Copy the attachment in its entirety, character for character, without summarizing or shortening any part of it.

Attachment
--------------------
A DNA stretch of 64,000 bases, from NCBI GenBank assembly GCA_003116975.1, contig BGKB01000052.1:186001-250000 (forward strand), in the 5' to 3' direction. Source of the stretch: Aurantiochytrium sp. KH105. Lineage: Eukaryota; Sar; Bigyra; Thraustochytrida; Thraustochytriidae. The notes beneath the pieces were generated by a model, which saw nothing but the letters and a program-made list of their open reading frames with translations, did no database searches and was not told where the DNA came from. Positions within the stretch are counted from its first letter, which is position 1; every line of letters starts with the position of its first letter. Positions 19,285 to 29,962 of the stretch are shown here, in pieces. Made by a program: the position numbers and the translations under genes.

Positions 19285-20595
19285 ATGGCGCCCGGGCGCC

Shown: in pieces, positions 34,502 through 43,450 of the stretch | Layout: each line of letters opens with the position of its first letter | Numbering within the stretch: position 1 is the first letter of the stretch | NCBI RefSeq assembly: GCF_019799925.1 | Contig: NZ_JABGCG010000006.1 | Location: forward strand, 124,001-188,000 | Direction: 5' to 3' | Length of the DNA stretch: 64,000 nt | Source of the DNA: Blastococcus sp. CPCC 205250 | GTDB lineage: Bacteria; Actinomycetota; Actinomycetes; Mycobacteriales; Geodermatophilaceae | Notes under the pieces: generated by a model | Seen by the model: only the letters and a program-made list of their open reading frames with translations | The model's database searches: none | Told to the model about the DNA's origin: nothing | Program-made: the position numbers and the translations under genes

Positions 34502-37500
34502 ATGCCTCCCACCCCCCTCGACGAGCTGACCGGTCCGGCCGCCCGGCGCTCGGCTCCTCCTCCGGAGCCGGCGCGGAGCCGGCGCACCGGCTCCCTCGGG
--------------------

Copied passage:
A DNA stretch of 64,000 bases, from NCBI GenBank assembly GCA_003116975.1, contig BGKB01000052.1:186001-250000 (forward strand), in the 5' to 3' direction. Source of the stretch: Aurantiochytrium sp. KH105. Lineage: Eukaryota; Sar; Bigyra; Thraustochytrida; Thraustochytriidae. The notes beneath the pieces were generated by a model, which saw nothing but the letters and a program-made list of their open reading frames with translations, did no database searches and was not told where the DNA came from. Positions within the stretch are counted from its first letter, which is position 1; every line of letters starts with the position of its first letter. Positions 19,285 to 29,962 of the stretch are shown here, in pieces. Made by a program: the position numbers and the translations under genes.

Positions 19285-20595
19285 ATGGCGCCCGGGCGCC

Shown: in pieces, positions 34,502 through 43,450 of the stretch | Layout: each line of letters opens with the position of its first letter | Numbering within the stretch: position 1 is the first letter of the stretch | NCBI RefSeq assembly: GCF_019799925.1 | Contig: NZ_JABGCG010000006.1 | Location: forward strand, 124,001-188,000 | Direction: 5' to 3' | Length of the DNA stretch: 64,000 nt | Source of the DNA: Blastococcus sp. CPCC 205250 | GTDB lineage: Bacteria; Actinomycetota; Actinomycetes; Mycobacteriales; Geodermatophilaceae | Notes under the pieces: generated by a model | Seen by the model: only the letters and a program-made list of their open reading frames with translations | The model's database searches: none | Told to the model about the DNA's origin: nothing | Program-made: the position numbers and the translations under genes

Positions 34502-37500
34502 ATGCCTCCCACCCCCCTCGACGAGCTGACCGGTCCGGCCGCCCGGCGCTCGGCTCCTCCTCCGGAGCCGGCGCGGAGCCGGCGCACCGGCTCCCTCGGG